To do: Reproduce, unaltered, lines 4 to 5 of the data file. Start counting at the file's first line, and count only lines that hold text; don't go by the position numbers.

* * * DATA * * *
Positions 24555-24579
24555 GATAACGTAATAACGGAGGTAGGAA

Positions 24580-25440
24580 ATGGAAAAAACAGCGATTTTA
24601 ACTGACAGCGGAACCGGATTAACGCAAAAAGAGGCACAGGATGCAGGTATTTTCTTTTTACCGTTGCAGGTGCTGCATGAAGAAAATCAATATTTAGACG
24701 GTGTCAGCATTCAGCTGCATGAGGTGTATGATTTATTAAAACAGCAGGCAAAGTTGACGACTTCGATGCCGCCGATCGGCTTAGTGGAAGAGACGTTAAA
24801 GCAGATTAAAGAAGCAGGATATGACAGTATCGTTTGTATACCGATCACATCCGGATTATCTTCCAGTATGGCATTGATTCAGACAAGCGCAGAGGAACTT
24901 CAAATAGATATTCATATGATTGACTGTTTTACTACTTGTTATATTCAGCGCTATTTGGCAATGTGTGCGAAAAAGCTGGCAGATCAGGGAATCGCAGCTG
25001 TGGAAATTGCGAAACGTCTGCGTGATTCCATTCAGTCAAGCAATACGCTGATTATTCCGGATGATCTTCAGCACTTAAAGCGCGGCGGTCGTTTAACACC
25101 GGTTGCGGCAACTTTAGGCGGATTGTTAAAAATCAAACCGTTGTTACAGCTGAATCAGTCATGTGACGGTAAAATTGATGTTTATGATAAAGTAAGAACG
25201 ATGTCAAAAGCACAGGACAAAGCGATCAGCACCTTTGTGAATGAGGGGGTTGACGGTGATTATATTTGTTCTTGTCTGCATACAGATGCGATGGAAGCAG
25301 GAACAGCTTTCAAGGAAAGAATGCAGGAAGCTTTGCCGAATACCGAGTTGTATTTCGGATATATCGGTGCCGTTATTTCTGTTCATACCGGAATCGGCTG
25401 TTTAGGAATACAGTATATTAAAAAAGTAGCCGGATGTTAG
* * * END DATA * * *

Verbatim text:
24580 ATGGAAAAAACAGCGATTTTA
24601 ACTGACAGCGGAACCGGATTAACGCAAAAAGAGGCACAGGATGCAGGTATTTTCTTTTTACCGTTGCAGGTGCTGCATGAAGAAAATCAATATTTAGACG